abstract:The Unruh effect is one of the most startling predictions of quantum field theory. Its interpretation has been controversially discussed, since the first publications of Fulling, Davies and Unruh in the 1970ties. In a recent paper Buchholz and Solveen proposed an application of basic thermodynamic definitions to clarify the meaning of temperature and thermal equilibrium in the Unruh effect. As a result the interpretation of the KMS-parameter as an expression of local temperature has been questioned. I will present the main result of my diploma thesis, which asserts quasi-equivalence of the disputed KMS states on a subregion of Rindlerspace that infinitely extends in the direction of travel of a uniformly accelerated Rindler-observer. Exploring the consequences of this result, I will present new insights on the asymptotic behaviour of such KMS states and how this fits into the picture drawn by Buchholz and Solveen.
abstract:Recently, Giuli and Grossard have studied non-relativistic limit (1/c-> 0) of the Einstein-Klein-Gordon and Einstein-Dirac equations for classical fields with spherical symmetry and they have argued that the Schrödinger-Newton equation is obtained in the limit. There are also several related results by other authors, notably a rigorous derivation of Bechuche, Mauser and Selberg of the Schrödinger-Newton (or Schrödinger-Poisson) equation from the Maxwell-Klein-Gordon system for classical fields. These results are reviewed, and also some hypothetical experimental tests of the Schrödinger-Newton equation will be mentioned. Then we present our starting point, which is the investigation of the non-relativistic limit of the semiclassical Einstein-Klein-Gordon system, i.e. the semiclassical Einstein equations with a quantized Klein-Gordon field.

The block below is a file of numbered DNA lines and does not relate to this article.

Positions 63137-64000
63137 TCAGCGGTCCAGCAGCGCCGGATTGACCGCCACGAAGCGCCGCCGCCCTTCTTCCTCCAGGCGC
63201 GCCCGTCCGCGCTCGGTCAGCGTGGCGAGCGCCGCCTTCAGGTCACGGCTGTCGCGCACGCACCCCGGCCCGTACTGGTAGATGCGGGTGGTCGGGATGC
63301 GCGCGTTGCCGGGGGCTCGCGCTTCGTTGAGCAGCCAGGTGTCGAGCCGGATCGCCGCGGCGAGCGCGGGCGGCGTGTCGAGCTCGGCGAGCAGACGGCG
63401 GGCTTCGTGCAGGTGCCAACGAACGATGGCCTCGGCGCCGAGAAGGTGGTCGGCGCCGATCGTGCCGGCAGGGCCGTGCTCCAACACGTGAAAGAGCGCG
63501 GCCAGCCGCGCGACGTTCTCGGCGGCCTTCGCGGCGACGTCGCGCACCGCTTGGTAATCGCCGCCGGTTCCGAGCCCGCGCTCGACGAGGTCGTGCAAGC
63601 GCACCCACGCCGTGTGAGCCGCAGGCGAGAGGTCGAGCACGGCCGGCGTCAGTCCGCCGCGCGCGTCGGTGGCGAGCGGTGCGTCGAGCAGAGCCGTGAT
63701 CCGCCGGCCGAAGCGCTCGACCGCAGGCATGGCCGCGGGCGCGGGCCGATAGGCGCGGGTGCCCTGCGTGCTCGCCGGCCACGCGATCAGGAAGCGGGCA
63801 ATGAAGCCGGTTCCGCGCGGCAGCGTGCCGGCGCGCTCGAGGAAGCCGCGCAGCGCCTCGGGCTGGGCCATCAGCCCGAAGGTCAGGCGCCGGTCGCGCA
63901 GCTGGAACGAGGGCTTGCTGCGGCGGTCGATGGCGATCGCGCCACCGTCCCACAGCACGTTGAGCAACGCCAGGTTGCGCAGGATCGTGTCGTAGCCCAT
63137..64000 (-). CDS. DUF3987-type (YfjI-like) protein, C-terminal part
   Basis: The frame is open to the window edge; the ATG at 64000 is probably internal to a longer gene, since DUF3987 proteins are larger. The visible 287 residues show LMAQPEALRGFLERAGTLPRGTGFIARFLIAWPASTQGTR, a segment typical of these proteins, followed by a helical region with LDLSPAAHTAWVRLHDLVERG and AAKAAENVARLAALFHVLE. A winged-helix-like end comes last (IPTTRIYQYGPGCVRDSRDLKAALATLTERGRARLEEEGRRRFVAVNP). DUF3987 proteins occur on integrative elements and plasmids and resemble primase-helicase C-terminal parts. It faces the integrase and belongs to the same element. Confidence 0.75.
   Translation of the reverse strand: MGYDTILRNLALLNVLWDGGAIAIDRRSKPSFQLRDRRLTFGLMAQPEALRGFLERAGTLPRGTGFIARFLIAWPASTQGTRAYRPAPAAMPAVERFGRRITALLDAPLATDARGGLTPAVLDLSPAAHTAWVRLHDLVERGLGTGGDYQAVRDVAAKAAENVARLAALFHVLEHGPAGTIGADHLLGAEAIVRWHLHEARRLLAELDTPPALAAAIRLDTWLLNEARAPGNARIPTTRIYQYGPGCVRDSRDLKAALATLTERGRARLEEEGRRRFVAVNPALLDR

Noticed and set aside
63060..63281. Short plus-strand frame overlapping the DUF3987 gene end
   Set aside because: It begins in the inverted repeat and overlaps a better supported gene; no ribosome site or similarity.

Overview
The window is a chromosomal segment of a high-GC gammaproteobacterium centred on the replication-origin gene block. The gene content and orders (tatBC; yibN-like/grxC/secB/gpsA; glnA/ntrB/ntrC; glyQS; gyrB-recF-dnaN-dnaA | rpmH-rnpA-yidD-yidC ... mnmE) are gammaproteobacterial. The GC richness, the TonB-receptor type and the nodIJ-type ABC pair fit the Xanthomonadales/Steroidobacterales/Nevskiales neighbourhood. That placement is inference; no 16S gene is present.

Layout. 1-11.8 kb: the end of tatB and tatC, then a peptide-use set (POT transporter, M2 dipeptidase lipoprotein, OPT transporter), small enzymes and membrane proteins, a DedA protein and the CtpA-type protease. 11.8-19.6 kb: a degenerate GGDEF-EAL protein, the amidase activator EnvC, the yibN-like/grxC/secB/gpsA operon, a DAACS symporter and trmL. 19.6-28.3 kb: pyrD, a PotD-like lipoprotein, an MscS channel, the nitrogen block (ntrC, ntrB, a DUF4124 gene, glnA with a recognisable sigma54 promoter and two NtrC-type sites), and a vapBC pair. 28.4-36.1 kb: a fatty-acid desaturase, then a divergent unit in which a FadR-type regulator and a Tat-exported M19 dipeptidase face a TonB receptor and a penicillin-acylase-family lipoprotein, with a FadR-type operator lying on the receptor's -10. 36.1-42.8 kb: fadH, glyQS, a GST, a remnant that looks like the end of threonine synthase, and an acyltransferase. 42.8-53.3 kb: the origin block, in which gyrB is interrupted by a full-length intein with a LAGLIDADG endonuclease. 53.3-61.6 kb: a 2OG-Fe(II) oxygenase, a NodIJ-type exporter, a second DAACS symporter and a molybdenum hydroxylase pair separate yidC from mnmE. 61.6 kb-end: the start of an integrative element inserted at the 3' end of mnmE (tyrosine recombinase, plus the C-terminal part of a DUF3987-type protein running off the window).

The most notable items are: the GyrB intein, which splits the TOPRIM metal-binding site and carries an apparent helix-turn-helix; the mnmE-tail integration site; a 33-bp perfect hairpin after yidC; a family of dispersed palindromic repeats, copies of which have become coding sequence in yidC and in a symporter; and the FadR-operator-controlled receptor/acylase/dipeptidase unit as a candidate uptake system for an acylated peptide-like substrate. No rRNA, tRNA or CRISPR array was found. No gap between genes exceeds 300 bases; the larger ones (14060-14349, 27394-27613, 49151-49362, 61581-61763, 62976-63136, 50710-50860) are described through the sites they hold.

abstract: In view of the measured Higgs mass of 125 GeV, the perturbative renormalization group evolution of the Standard Model suggests that our Higgs vacuum might not be stable. We re-analyze the conventional arguments that relate a lower bound for the Higgs mass with vacuum stability in the light of exact results for the regularized fermion determinant as well as in the framework of the functional renormalization group. A lower bound for the Higgs mass arises for the class of standard bare potentials of φ4 type from the requirement of a well-defined functional integral. This consistency bound can however be relaxed considerably by more general forms of the bare potential without necessarily introducing new meta-stable minima. We find that details of the microscopic potential can have a sizable influence on the maximum ultraviolet scale of the Standard Model and the existence of instabilities.
abstract:The weak coupling limit for the solution of the Schrödinger equation for times on the van Hove timescale $t >> g^{-2}$, where $g$ is the coupling constant, is reviewed. A method for the construction of effective Hamiltonians for larger time scales is described in the context of the spin-boson model (at zero temperature). This is joint work with Jacob Möller and Matthias Westrich.